For the fruit and vegetable industry, the advantage of unripe distribution is enormous. Green produce is easier to handle – it doesn’t bruise as easily and doesn’t need to be delivered as promptly. However, only climacteric fruits(1) (of which tomatoes are part) have the ability to ripen after they have been cut. During their development, climacteric fruits store sugar in the form of starch. When they are fully grown, the plant starts producing ethylene, a colorless gas that operates as a phytohormone in organizing the ripening process. When exposed to ethylene, fruits increase their respiration and the accumulated starch is converted back into sugar. During this process, the fruits themselves start producing ethylene, which in turn creates a ripening cycle that affects the entire plant and the ones nearby.

    Ethylene can also be artificially supplied to picked unripe produce with a similar ripening effect. This allows the fruit distributors to maintain the produce green until it’s about to reach the shelves, and then gas it to cause it to ripen. Unfortunately, despite their mature appearance, fruits that have been cut too early severely lack flavor. Moreover, these fruits tend to have a shorter shelf life than their naturally ripened counterparts.

    Among climacteric fruits, bananas, avocados, kiwis, and pears can fully ripen after being picked – there is no particular advantage to allow these fruits to ripen on their trees. On the other hand, tomatoes, apples, apricots, peaches, plums, mangoes, figs, cantaloupe, and nectarines keep on improving the longer they stay attached to their plants.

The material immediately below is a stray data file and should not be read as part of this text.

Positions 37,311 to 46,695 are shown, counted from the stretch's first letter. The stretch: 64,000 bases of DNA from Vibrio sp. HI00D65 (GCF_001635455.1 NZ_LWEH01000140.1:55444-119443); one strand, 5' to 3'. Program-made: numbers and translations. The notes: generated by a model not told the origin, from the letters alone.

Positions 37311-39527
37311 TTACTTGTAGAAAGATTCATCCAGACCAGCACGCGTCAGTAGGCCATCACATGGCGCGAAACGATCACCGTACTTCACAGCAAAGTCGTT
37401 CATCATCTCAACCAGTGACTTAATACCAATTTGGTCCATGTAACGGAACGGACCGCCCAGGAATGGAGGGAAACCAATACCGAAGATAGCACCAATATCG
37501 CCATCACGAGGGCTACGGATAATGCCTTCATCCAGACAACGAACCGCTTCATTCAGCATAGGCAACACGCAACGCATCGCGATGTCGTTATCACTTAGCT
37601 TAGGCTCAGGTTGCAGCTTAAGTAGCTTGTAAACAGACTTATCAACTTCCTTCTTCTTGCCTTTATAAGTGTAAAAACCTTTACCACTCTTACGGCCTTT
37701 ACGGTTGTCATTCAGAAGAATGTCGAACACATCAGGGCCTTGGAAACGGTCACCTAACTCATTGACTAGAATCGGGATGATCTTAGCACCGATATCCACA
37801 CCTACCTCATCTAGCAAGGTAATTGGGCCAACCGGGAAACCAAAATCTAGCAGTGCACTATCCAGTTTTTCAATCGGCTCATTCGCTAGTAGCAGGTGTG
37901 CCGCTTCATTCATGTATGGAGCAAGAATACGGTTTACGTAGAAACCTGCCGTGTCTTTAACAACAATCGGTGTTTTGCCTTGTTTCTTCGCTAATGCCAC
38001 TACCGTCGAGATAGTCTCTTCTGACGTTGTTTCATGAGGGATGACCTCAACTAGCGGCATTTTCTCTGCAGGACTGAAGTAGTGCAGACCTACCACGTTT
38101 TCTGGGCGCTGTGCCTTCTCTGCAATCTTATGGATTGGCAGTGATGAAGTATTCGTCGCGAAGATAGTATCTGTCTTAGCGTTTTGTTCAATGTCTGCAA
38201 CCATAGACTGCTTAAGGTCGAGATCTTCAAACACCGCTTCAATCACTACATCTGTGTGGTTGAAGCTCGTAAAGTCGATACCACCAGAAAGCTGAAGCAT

Non-climacteric fruits like citrus, pineapples, strawberries, and melons don’t store sugars in the form of starch and, when cut off their vines, they arrest their development and only start to degrade, rather than ripen(2).

    Tomatoes had a very slow diffusion in Italy. In addition to their late introduction, they encountered a strong resistance due to their resemblance to the botanically related and highly poisonous nightshade. It took until the beginning of the 20th century for tomatoes to become popular. At that point, however, they became so deeply intertwined with Italian cuisine, that they changed it forever. They brought a depth of flavor that never before was found in a vegetable, and it’s nowadays impossible to imagine Italian food without tomatoes.

    The remarkable complexity of tomatoes is well represented by their distinct parts, each contributing in different ways to the flavor.

    Cuticle(1); outer fruit wall(2); central pith (3); seeds and semi-liquid jelly and juice (4).
    Cuticle(1); outer fruit wall(2); central pith (3); seeds and semi-liquid jelly and juice (4).

    Most of the tomato flavor lies in the outer wall (the sweetest part) and in the cuticle (the thin and resistant skin). The jelly and juice surrounding the seeds are instead acidic. As a result, seeded and peeled tomatoes lack flavor and acidity. In cooking, it’s recommended to keep all parts of the tomato fruit together(2), and then strain the resulting product to eliminate any unwanted seeds and skins.

    The proportions of skin, walls, jelly, and seeds vary across the different cultivars. Therefore, each of them has different culinary uses. Here are some of the most common Italian preparations that are normally associated with the main tomato varieties. To be noted that tomato juice as a drink is not listed since it isn’t popular in Italy.

    Standard globe tomatoes

    (Round, smooth, and flattened at the top and bottom. Generally 4-celled, with plenty of juice and seeds.)